Oh, I feel your pain! Sometimes, and it seems to come in waves, if it's not one thing, it's another! I'd like to say it's that steep learning curve when you're just starting out, but honestly, between my breeding partner and me, we have a combined history of about four decades of rabbit raising, and we're still
encountering some new mystery pretty much every single year!
I usually think about retiring breeding does at around 3-4 years, but that's because they start having occasional missed conceptions and much smaller litters. It really does depend on the line and the particular rabbit. The mini breeds seem to be reproductively fit for longer than the bigger meat breeds, but I did have a Satin doe that was still giving me litters of 6-8 well into her fourth year.
Are you sure your does are not overweight? Most of the issues you're describing sound like what I've seen with overweight does. It has been my experience that the older does get, them more likely they are to put on extra fat. That interior fat really messes with breeding interest, conception rates and successful kindling. Even if they are the "right" weight for their breed they may be fat. Look for that telltale sign of softness/flab around their shoulders.
That would not, however, really explain her lack of interest in taking care of the nest and kits. That sounds more like there's something that's bugging her. It could environmental, it could be a health issue, and/or it could be her diet. Here are some thoughts:
1) Stomping the kits, in my barn, always makes me think of mice. Most does have a serious problem with mice, and are willing to kill the kits in an effort to kill the mice.
2) Having failed litters in November and January might explain it a bit. I quit breeding for December-Januaury litters because, although most litters did fine, a very large proportion of litters I did lose occurred in those months. My theory is that even though you can get the rabbits to breed, their hormones are at a natural low, so some of them are not getting the proper chemical instructions from their body to do what they need to do. This might be especially true of an older doe, whose hormones are presumably ramping down a bit anyway.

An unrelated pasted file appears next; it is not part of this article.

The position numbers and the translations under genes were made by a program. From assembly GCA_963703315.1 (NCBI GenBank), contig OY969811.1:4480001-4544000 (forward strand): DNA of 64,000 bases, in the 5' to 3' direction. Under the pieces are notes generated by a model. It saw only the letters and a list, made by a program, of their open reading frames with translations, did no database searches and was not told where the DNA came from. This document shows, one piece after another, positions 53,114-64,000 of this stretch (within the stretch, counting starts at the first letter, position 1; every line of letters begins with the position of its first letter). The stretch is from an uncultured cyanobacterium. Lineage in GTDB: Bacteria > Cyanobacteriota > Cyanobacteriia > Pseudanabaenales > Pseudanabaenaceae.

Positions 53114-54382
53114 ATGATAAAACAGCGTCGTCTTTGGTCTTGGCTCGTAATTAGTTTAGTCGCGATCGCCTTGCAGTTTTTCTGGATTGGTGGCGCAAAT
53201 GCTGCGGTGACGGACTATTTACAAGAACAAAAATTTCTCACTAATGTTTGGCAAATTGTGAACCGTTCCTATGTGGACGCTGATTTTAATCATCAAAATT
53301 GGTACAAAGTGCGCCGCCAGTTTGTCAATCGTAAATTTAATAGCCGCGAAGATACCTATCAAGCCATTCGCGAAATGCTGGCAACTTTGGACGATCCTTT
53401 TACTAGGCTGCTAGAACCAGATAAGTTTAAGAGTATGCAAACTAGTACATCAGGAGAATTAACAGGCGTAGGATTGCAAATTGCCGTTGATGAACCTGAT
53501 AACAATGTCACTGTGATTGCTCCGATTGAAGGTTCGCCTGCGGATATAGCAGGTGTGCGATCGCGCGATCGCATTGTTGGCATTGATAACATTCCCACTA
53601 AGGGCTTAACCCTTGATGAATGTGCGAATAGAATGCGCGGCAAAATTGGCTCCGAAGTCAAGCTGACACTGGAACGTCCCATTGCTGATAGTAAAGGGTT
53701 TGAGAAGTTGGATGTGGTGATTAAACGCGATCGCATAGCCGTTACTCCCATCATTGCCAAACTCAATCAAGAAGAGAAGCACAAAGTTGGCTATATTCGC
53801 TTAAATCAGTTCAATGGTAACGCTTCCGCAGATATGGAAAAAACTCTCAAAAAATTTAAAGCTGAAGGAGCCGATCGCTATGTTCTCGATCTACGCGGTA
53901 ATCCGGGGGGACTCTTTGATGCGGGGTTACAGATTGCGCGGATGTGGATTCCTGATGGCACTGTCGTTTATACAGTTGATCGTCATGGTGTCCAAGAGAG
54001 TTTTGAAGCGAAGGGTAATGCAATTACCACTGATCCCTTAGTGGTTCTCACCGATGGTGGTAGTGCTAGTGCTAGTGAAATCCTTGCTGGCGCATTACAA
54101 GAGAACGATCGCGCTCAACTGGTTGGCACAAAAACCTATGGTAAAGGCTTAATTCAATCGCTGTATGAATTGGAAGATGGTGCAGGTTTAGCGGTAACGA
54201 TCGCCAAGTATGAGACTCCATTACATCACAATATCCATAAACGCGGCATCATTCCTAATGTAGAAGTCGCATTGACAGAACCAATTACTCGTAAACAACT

She could be carrying some kind of sub-clinical parasite load that's disrupting things. I've had more than one judge advise giving the rabbits a dose of fenbendazole (SafeGuard for horses) for mysterious out-of-condition episodes. I have used used it several times and I must admit, the turn-around sometimes looks miraculous - both their appearance and their vigor improved dramatically.
In another thread I described our battle to identify what turned out to be a Vitamin E deficiency, which completely wreaks havoc on reproduction:
I’ve had successful fall offs but no kits. The girls aren’t over weight or sick. Anyone else had this problem???? Also I have a buck who refuses to breed….he isn’t even remotely interested in the opposite sex lol. Both issues buns are mini rexes. (I have two mini rex does who I can’t seem to...
also talk briefly about vitamin deficiencies here:
Absolutely not! Split between 5 bucks. This got me laughing, thinking that must be one vigorous buck.
It seems a shame to sell two proven does in exchange for unproven first-timers, who can have their own issues. Since they're both having problems (and 2 years old is not
old for a breeding doe), I'd be inclined to try to figure it out if you can; and it certainly cold be more than one thing.